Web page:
Thursday, November 2, 2017

Lucifer 3.05: “Welcome Back, Charlotte Richards”

“I understand you want to clear the red from your ledger Charlotte, but believe me this is not the way to do it.”
- Lucifer

This week’s episode is all about pudding. The case of the week revolves around a food chemist who works for a big pudding company. He’s found dead in a vat of pudding. Dan is devastated because he loves pudding (and the company) but his emotions turn even more despondent when who should appear to be representing the company’s CEO but Charlotte Richards. Sure, she’s got a huge gap in her memory but she’s acting like she’s all good.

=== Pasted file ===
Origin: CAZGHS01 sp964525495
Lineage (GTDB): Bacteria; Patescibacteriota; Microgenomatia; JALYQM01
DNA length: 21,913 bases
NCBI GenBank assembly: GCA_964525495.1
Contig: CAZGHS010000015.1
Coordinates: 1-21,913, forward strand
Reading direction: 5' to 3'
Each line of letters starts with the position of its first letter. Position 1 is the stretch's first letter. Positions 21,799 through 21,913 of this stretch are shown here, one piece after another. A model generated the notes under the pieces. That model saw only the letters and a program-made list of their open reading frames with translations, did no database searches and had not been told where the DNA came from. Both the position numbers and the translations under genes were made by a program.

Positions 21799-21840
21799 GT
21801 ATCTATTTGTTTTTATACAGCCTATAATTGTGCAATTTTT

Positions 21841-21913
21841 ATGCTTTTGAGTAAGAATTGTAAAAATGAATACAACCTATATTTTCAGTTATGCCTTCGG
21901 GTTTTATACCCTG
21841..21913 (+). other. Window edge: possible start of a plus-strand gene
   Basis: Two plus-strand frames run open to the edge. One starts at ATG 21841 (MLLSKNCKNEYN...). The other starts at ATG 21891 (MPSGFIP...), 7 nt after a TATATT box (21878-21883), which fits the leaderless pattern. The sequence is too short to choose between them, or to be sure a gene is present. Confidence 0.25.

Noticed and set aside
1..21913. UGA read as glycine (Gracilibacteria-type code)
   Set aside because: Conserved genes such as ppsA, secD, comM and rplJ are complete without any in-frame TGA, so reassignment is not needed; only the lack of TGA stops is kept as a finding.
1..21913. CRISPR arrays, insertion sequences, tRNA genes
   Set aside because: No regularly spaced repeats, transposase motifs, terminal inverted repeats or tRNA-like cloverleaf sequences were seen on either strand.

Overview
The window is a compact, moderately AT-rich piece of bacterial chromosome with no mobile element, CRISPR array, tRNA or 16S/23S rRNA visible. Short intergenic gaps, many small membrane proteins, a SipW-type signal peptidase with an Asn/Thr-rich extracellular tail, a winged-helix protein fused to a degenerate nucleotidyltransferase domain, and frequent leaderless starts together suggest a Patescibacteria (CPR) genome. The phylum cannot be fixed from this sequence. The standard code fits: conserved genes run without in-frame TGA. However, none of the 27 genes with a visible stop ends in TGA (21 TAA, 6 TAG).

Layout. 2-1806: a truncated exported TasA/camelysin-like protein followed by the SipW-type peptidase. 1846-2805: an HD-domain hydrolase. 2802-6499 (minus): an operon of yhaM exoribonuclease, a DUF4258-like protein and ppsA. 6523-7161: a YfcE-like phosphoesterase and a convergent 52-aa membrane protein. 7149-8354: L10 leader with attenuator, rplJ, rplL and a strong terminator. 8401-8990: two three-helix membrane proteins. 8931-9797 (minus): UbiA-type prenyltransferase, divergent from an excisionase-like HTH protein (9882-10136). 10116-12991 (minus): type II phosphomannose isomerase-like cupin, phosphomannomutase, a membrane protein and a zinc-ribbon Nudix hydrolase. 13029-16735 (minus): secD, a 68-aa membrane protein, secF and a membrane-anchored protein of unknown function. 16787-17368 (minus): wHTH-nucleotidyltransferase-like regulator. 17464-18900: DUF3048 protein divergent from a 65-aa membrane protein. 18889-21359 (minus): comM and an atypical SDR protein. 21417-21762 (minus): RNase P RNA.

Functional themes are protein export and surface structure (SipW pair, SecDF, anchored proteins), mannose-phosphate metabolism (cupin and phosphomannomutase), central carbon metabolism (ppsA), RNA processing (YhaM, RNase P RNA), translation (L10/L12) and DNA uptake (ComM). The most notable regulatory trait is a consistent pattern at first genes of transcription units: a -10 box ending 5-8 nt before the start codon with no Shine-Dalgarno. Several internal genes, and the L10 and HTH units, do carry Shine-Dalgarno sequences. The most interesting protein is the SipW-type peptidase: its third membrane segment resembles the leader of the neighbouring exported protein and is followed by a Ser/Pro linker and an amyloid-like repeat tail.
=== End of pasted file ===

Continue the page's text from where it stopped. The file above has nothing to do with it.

This also sets Lucifer on edge. After giving Trixie some creative alt-swear words (Chloe has been using a swear jar), he says he’s going to stop letting his father control him and get in his head but he’s not overly invested or interested in the case. He’s more freaked and worried about needing to talk to Charlotte. Despite his declaration that he’s done letting Dad hold the reins on his life, Lucifer is convinced Charlotte is back as part some of plan by God. I suspect he’s wrong about that. The case takes an odd turn when review of personnel with security access to the vat where the victim was found leads to the former business partner of the CEO. She left to start her own company but after Lucifer works his mojo at the set of the commercial she’s shooting (which she hates because it’s selling sex and not pudding) she admits that the victim offered to sell her the secret formula for the pudding.